Hubbert Quotes

 

Submitted by admin on 28 February, 2006 - 20:13

Posted 8 March 2006

Hubbert famously said "Our ignorance is not so vast as our failure to use what we know."

"We are not starting from zero," he says. "We have an enormous amount of existing technical knowledge. It's just a matter of putting it all together. We still have great flexibility but our maneuverability will diminish with time."

Hubbert continues "The knowledge essential to competent intellectual leadership in this situation is preeminently geological - a knowledge of the earth's mineral and energy resources. The importance of any science, socially, is its effect on what people think and what they do. It is time earth scientists again become a major force in how people think rather than how they live."

Hubbert on the burgeoning world population: "[Its] an aberration. For most of human history, the population doubled once every 32,000 years. Now it's down to 35 years. That is dangerous. No biologic population can double more than a few times without getting seriously out of bounds. I think the world is seriously overpopulated right now. There can be no solutions to the world's problems that do not include the stabilization of the world's population."

Hubbert on monetary policy: "The world's present industrial civilization is handicapped by the coexistence of two universal, overlapping, and incompatible intellectual systems: the accumulated knowledge of the last four centuries of the properties and interrelationships of matter and energy; and the associated monetary culture which has evolved from folkways of prehistoric origin… Despite their inherent incompatibilities, these two systems during the last two centuries have had one fundamental characteristic in common, namely, exponential growth, which has made a reasonably stable coexistence possible. But, for various reasons, it is impossible for the matter-energy system to sustain exponential growth for more than a few tens of doublings, and this phase is by now almost over. The monetary system has no such constraints, and, according to one of its most fundamental rules, it must continue to grow by compound interest. This disparity between a monetary system which continues to grow exponentially and a physical system which is unable to do so leads to an increase with time in the ratio of money to the output of the physical system. This manifests itself as price inflation. A monetary alternative corresponding to a zero physical growth rate would be a zero interest rate. The result in either case would be large-scale financial instability."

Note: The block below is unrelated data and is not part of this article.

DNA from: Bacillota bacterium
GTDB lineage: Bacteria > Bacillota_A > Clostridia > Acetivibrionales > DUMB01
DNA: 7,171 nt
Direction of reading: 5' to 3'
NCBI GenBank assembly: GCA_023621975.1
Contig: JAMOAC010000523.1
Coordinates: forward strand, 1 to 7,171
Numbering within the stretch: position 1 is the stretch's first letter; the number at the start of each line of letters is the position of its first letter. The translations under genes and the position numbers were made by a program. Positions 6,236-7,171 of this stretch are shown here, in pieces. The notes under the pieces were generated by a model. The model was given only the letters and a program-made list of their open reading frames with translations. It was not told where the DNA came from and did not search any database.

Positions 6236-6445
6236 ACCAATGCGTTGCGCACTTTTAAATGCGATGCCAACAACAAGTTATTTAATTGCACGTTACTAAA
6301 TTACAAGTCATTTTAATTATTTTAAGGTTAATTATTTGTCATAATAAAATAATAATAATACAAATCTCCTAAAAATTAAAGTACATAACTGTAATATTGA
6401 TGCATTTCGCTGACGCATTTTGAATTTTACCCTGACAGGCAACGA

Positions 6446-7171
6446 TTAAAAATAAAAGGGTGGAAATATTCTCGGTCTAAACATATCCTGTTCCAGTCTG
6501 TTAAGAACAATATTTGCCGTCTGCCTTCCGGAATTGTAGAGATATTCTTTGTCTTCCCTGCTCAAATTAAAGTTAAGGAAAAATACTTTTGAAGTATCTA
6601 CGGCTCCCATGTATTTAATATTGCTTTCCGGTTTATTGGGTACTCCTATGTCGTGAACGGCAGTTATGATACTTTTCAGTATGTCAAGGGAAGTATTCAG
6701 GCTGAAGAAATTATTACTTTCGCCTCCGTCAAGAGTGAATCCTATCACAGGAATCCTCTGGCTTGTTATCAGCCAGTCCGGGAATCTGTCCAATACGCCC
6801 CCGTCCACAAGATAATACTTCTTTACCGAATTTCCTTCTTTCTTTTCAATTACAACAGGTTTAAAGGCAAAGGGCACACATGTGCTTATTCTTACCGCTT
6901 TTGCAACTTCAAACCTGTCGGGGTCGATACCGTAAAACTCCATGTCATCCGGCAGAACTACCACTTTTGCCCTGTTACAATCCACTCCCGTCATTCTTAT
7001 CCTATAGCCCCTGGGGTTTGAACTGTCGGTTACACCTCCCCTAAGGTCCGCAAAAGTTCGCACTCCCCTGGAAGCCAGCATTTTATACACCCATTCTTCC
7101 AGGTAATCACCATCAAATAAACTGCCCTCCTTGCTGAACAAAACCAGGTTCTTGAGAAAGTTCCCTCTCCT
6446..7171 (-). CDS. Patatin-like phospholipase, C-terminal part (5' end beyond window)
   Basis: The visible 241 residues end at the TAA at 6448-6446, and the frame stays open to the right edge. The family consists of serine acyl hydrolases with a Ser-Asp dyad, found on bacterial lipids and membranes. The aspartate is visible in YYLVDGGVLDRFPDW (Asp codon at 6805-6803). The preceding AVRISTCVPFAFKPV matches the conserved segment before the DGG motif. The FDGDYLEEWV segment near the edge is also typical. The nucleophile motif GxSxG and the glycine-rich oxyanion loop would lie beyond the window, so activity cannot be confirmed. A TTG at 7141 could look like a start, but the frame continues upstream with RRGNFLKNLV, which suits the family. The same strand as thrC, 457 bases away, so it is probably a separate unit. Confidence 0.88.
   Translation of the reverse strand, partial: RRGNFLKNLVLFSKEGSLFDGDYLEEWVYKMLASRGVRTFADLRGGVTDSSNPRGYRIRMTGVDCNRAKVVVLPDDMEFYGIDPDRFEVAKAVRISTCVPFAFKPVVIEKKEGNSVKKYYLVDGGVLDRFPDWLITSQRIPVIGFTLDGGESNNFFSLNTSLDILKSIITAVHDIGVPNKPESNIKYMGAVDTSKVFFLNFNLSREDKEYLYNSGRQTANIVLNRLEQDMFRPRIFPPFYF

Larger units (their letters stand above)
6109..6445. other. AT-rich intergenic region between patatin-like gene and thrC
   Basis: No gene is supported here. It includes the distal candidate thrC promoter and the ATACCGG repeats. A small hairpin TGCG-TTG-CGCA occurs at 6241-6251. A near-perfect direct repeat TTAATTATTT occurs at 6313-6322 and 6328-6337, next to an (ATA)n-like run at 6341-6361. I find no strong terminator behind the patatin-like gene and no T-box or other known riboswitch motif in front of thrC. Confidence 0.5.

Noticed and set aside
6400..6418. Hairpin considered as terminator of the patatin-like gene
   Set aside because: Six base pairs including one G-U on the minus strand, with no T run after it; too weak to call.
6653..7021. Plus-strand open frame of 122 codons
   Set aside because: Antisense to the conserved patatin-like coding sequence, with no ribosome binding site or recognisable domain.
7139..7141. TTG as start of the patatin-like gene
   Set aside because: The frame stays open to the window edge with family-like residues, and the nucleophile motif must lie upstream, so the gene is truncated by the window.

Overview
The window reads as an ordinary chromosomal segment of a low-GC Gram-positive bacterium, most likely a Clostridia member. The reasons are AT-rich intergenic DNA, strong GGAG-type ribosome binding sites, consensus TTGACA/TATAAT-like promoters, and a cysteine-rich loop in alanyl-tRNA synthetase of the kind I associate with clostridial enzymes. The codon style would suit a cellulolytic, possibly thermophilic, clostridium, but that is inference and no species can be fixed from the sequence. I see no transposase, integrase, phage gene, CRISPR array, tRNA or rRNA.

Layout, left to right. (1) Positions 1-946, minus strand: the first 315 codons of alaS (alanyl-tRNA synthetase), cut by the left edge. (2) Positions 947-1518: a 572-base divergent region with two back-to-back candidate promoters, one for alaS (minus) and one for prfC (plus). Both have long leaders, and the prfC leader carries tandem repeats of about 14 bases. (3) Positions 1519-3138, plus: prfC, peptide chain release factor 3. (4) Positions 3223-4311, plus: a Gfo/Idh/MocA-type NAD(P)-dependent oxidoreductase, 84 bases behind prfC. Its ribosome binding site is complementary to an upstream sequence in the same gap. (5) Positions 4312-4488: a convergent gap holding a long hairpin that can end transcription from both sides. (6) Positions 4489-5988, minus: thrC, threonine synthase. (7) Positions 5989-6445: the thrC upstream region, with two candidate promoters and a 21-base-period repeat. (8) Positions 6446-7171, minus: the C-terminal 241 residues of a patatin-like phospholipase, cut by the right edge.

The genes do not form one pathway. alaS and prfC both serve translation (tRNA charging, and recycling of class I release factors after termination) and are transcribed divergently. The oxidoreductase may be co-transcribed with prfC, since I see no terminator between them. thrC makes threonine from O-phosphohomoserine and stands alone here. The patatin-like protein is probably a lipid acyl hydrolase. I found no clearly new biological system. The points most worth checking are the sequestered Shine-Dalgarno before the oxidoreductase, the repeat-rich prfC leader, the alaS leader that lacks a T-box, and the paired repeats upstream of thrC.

Hubbert believed we have a cultural problem. "The steep ride up the and down the energy curve is the most abnormal thing that has ever happened in human history. Most of human history is a no-growth situation. Our culture is built on growth and that phase of human history is almost over and we are not prepared for it. Our biggest problem is not the end of our resources. That will be gradual. Our biggest problem is a cultural problem. We don't know how to cope with it."

Even in the face of denial of epic proportions, Hubbert remained optimistic: "Since the problems confronting us are not intrinsically insoluble, it behooves us, while there still is yet time, to begin a serious examination of the nature of our cultural constraints and of the cultural adjustments necessary to permit us to deal with effectively with the problems rapidly arising. Provided thus can be done before unmanageable crises arise, there is promise that we could be on the threshold of achieving one of the greatest intellectual cultural advances in human history."